A torsion spring 36a urges the throttle lever 16 and its paddle 36h in a counterlockwise direction so that the paddle is in the position shown in FIGURE 9, thereby permitting another ball 14 to pass under the paddle. As the Vfirst ball moves into the rebox, a switch 37 is closed and, more particularly, a resilient upper switch leaf 38 is depressed by the rst ball entering the rebox and engages a resilient lower switch leaf 40, which normally engages the underside of the lower hopper wall 35, thereby closing a circuit between batteries 44 (FIGURE 3) mounted in the body 10 below the hopper 12, and a small electric motor 46 (FIGURE 7) for driving the `locomotive in a forward direction. Prior to operation of the throttle lever 16, the lead ball 14 is held in the mouth of the iirebox 20 FIGURE 4) through its engagement with the rear end of the upper switch leaf 38. The balls 14 may be of any desired type, and herein may be hollow plastic balls similar to Ping-pong balls to avoid damage to `any article they might strike.

Upon operation of the motor 46, the locomotive is driven forwardly through a speed reduction gear train 4S (FIGURE 7). This gear train includes a drive pinion 50 iixedly mounted on a drive shaft of the motor 46 and drivingly meshed with 'a large gear 52 of a cluster freely rotatable on a shaft 54 mounted on the body 10. This cluster includes a pinion 56 drivingly mes-hed with a gear 58 of a cluster freely rotatable on a drive axle shaft 60 journaled on the body 10 with a pinion 62 of this cluster drivingly meshed with a gear 64 of a cluster freely rotatable on the shaft 54 and including a pinion 66 drivingly meshed with a large driven gear 68 xedly mounted on the axle 60 for rotating the axle. The axle 60 is xedly connected with the front pair of the main wheels 22f for driving the locomotive. The rear pair of the main wheels 221' is suitably mounted for free rotation on the body 10.

As may best be seen in FIGURES 4 and 7-10, an eccentric 70 is mounted on the axle shaft 60 and is received between opposed tangs of a bifurcated front end 72 of a control lever 74 pivoted at an intermediate portion on a horizontal pivot pin 76 mounted on the body. The control lever 74 has an opposite bifurcated rear end 78 with opposed tangs receiving a pin 80 extending horizontally from a slide 82. As may best be seen in FIGURE 7, the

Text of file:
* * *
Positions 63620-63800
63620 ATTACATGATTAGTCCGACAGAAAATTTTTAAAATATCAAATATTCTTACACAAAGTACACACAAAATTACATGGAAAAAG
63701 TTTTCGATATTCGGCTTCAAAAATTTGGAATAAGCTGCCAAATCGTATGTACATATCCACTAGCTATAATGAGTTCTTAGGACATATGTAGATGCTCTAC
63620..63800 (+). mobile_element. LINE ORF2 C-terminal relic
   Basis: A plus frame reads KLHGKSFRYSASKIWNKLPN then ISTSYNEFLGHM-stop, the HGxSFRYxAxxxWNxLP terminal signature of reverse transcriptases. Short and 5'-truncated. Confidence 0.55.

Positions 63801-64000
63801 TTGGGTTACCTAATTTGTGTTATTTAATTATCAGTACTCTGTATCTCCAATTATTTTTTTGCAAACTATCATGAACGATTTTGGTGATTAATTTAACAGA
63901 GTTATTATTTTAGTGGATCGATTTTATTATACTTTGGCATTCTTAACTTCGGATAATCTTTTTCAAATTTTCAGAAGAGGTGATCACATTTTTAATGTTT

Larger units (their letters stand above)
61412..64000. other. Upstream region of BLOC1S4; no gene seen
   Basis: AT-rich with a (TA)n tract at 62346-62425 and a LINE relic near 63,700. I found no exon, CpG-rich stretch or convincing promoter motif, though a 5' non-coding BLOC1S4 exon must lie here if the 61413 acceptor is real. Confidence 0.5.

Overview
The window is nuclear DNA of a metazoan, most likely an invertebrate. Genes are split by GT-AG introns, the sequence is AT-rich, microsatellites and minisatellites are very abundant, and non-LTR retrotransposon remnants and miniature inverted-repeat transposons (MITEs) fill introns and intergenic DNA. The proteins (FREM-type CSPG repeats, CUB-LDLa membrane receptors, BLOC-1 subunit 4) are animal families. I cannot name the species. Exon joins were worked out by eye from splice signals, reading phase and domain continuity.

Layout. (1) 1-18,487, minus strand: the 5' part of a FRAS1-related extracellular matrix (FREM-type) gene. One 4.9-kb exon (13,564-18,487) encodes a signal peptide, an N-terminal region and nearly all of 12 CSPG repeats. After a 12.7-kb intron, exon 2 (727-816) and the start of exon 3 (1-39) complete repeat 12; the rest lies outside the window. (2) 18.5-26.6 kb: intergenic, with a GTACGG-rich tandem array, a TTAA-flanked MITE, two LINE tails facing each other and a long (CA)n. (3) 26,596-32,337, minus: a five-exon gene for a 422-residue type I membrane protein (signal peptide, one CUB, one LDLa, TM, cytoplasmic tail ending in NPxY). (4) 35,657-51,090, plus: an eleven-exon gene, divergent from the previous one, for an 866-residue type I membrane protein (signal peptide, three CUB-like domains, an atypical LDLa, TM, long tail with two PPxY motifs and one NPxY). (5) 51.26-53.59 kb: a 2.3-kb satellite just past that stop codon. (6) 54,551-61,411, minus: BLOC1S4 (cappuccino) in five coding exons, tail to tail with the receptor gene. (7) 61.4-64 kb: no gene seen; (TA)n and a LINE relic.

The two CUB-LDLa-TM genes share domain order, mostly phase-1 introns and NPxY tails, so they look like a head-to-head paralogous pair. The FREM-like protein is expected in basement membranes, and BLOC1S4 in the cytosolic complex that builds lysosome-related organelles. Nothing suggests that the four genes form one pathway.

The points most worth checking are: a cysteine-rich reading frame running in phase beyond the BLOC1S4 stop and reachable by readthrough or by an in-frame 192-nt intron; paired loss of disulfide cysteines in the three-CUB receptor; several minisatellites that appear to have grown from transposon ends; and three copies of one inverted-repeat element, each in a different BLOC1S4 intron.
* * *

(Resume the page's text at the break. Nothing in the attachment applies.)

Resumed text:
slide 82 is mounted in a suitableguide 84 (integral with the body for vertical sliding movement of the slide. The slide mounts the switch 37, and upon rotation ofthe ax-le shaft 60 the lever 74 is oscillated up :and down there-- by moving the slide 82 up y.and down. As the slide 82 moves downwardly from the position shown in FIGURE@ 4, the leading ball 14 passes over the top spring leaf 38 and the lower leaf 40 moves out of engagement with the bottom wall 35` of the hopper 12, so that inherent resiliency of the leaves 38 and 40 maintain them closed to hold the circuit between the battery 44 and the motor 46'. Before the switch movesupwardly toward the position shownain FIGURE 4, the remaining balls 14 in the h0pper 12 will have rolled downwardly toward the mouth of the frebox and the leading ball 14 will have moved downwardly from the .position shown in FIGURE 4 to the position shown in FIGURE 9 wherein the leading ball is stopped by an abutment 86. The abutment 86-is integral with the slide 82 and extends upwardly in front of a tube 88 providing 'a ball passage through the boiler 21. position, the abutment 86 moves upwardly from in front of the passage and the leading ball 14 may roll out of the passage and across an incline 89, dropping from the fronty end of the incline to the position indicated by the ball at the bottom of the center of the boiler, as shown in FIG..

URE 4. Upon release of this ball by the :abutment 86, a stop 90, also formed integrally with the slide 82,'moves upwardly through a slot and into the tube SSL to retain the succeeding ball 14 in the passage.

With particular reference to FIGURES 3-5 `as a balll 14 drops off of the forwardfend of the incline 89 itfalls into an upwardly opening channel 92 and rolls to the rear end of the channel where it comes to rest against a leaf spring 94 secured to and extending upwardly from a bottom portion of the body 10. The channel 92 .is arched.

upwardly from its rear end toward its front end, and its front end is aligned with and opens into the smokestack' 28. A hook 96 is ilxedly secured to the axle shaft V60,S

and upon rotation of the axle shaft the hook 96 engages an upper end of the leaf spring 94, flexing the spring rearn4 wardly to the dotted line position shown in-,FIGUREL4. Continued rotation of the hook 96 causes it to disengage the spring 94, whereupon the spring ilexes forwardly and` llips the ball 14, seated in the rear end of the channel 92, forwardly through the channel and upwardly out of the smokestack 28. The balls are preferably flipped for-k 60 and having ilat peripheral edges, as 1102, in generally square arrangement with each other and centered about the axle shaft. A plurality of sets of notches 104 -are Y provided at the apexes formed by each Vpair of adjacent edges .102. A leaf spring 106 extends lengthwise of the locomotive and is rrlxedly mounted `at its rear end on a bottom Iwall r107 of the body 10` and is -inclined .up-wardly toward its forward end which `is resiliently urged against the peripheral edges 102 and notches 104 of the plate 100 and in FIGURE 3 is shown resting on one of the llat edges i102V of the plate 100; As the axle shafti rotates, the spring 106 will ride across the llat sides 102.'